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Thread: Steel Recomendation

  1. #1
    Join Date
    Dec 2002
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    Post Steel Recomendation

    What would be the best grade steel to use for making pins for a small backhoe bucket. Pins will be 1 1/4" dia x 8" to 10" long, drilled and tapped for grease fittings and passages.

    Thanks,
    Frank

  2. #2
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    What are the bearings or sleeves made of? If there's no bearings, it's easier to replace a pin than a sleeve. In that case, use a cold rolled or W-1.

  3. #3
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    Induction hardened chrome cylinder rod,failing that B-7.

    I would not use anything that is dead soft,the pins will pound out in an instant.

    On the subject of grease holes,I don't like drilled pins.The cross hole is where those pins always snap.It's much better to put the grease zerks in the working bushing and leave the pin blank.
    I just need one more tool,just one!

  4. #4
    tattoomike68 Guest

    Post

    <font face="Verdana, Arial" size="2">Originally posted by wierdscience:
    Induction hardened chrome cylinder rod,failing that B-7.

    I would not use anything that is dead soft,the pins will pound out in an instant.

    On the subject of grease holes,I don't like drilled pins.The cross hole is where those pins always snap.It's much better to put the grease zerks in the working bushing and leave the pin blank.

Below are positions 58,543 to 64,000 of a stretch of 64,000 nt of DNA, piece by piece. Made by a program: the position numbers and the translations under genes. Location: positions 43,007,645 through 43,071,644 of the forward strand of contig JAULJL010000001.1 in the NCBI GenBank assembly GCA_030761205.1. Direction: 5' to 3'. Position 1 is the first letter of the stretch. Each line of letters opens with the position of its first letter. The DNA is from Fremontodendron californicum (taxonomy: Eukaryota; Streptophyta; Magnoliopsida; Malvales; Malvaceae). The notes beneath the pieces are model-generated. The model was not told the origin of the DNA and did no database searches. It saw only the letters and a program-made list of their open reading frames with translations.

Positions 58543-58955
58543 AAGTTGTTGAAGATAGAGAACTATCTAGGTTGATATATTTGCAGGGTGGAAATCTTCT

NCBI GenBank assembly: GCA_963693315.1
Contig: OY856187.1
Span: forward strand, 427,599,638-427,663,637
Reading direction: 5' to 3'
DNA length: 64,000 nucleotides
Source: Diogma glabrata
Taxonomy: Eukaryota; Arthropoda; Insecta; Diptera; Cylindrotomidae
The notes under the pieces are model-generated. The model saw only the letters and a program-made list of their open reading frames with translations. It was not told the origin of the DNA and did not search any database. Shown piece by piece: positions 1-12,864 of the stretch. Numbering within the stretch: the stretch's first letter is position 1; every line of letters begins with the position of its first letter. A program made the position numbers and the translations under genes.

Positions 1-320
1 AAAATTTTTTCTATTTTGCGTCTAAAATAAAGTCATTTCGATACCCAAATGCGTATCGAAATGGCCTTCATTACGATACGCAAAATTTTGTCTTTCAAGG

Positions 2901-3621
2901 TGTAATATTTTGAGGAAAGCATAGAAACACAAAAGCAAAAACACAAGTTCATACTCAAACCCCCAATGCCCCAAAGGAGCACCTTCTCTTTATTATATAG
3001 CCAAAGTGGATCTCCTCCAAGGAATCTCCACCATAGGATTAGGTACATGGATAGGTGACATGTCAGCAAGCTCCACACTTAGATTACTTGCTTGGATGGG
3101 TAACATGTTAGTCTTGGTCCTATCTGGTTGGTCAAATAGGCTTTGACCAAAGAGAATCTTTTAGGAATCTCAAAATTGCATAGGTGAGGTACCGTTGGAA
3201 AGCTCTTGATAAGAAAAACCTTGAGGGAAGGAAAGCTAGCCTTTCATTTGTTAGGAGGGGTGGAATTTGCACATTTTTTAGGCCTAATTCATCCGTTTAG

</font>

    I agree with weird, at the shop we would use 4140, we stock that and its tough.

  5. #5
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    you want a case hardend part for wear resistance in the bushings and meduim hard core to support the case and take the shock loads.

    8620 is perfect for this.
    Ignorance is curable through education.

  6. #6
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    Well, ok. In my mind I was thinking of a Cad Digger or similar home-grown bucket. ... Like the Kenbota!

  7. #7
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    4140 pre-hard should work well.
    James Kilroy

  8. #8
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    Dec 2002
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    Thanks for the tips. I didn't want to use cold rolled, at least without it being case hardened. I was thinking of using 4140 prehardened or the chrome cyl rod, they are both listed in McMaster-Carr.

    The customer definitely wants the grease fittings in the pins (same as original). The grease fittings are at both ends, extending in about 1" to 2" on each side. I could handle drilling in hardened steel, but tapping for the grease fittings could be another story. Are the 4140 prehardened and cyl rod drillable/tapable at the center of the diameter?

    It is a small machine. The original standard bucket is 12" wide. He is getting an 18" or 24" for occasional wide jobs.

    Frank

    [This message has been edited by PolskiFran (edited 02-02-2006).]

  9. #9
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    The 41xx series pre-hard is only in the range of 30-35RC. Plain ole W-1 drill rod (as milled) is 35RC. You should be able to drill it easily.

  10. #10
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    4340

    good enough for the wrist pins on an F111a swing wing fighter - should be able to handle a backhoe bucket in the cold.

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